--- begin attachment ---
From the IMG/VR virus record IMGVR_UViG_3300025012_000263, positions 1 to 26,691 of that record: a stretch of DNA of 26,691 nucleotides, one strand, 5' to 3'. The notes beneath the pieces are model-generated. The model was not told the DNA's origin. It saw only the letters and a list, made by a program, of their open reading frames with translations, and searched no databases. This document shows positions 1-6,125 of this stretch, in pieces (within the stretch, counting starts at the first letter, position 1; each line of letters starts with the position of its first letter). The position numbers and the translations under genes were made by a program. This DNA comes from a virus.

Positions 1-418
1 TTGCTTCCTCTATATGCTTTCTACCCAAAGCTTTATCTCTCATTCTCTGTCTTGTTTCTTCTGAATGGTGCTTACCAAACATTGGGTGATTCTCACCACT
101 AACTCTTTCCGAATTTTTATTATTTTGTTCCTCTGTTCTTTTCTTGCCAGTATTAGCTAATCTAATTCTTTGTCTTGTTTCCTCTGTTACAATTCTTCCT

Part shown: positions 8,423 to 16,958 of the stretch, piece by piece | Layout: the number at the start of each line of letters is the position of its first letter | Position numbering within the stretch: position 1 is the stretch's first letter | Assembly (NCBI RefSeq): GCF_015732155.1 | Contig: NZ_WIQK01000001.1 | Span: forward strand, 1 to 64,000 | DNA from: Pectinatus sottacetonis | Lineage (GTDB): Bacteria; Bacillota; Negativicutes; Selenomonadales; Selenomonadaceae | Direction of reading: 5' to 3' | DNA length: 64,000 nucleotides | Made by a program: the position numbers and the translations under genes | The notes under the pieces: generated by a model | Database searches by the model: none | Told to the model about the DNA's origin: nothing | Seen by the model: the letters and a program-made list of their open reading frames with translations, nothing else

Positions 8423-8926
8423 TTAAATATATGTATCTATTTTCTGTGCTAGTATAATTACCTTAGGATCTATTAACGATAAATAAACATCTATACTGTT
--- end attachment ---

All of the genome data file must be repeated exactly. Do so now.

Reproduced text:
From the IMG/VR virus record IMGVR_UViG_3300025012_000263, positions 1 to 26,691 of that record: a stretch of DNA of 26,691 nucleotides, one strand, 5' to 3'. The notes beneath the pieces are model-generated. The model was not told the DNA's origin. It saw only the letters and a list, made by a program, of their open reading frames with translations, and searched no databases. This document shows positions 1-6,125 of this stretch, in pieces (within the stretch, counting starts at the first letter, position 1; each line of letters starts with the position of its first letter). The position numbers and the translations under genes were made by a program. This DNA comes from a virus.

Positions 1-418
1 TTGCTTCCTCTATATGCTTTCTACCCAAAGCTTTATCTCTCATTCTCTGTCTTGTTTCTTCTGAATGGTGCTTACCAAACATTGGGTGATTCTCACCACT
101 AACTCTTTCCGAATTTTTATTATTTTGTTCCTCTGTTCTTTTCTTGCCAGTATTAGCTAATCTAATTCTTTGTCTTGTTTCCTCTGTTACAATTCTTCCT

Part shown: positions 8,423 to 16,958 of the stretch, piece by piece | Layout: the number at the start of each line of letters is the position of its first letter | Position numbering within the stretch: position 1 is the stretch's first letter | Assembly (NCBI RefSeq): GCF_015732155.1 | Contig: NZ_WIQK01000001.1 | Span: forward strand, 1 to 64,000 | DNA from: Pectinatus sottacetonis | Lineage (GTDB): Bacteria; Bacillota; Negativicutes; Selenomonadales; Selenomonadaceae | Direction of reading: 5' to 3' | DNA length: 64,000 nucleotides | Made by a program: the position numbers and the translations under genes | The notes under the pieces: generated by a model | Database searches by the model: none | Told to the model about the DNA's origin: nothing | Seen by the model: the letters and a program-made list of their open reading frames with translations, nothing else

Positions 8423-8926
8423 TTAAATATATGTATCTATTTTCTGTGCTAGTATAATTACCTTAGGATCTATTAACGATAAATAAACATCTATACTGTT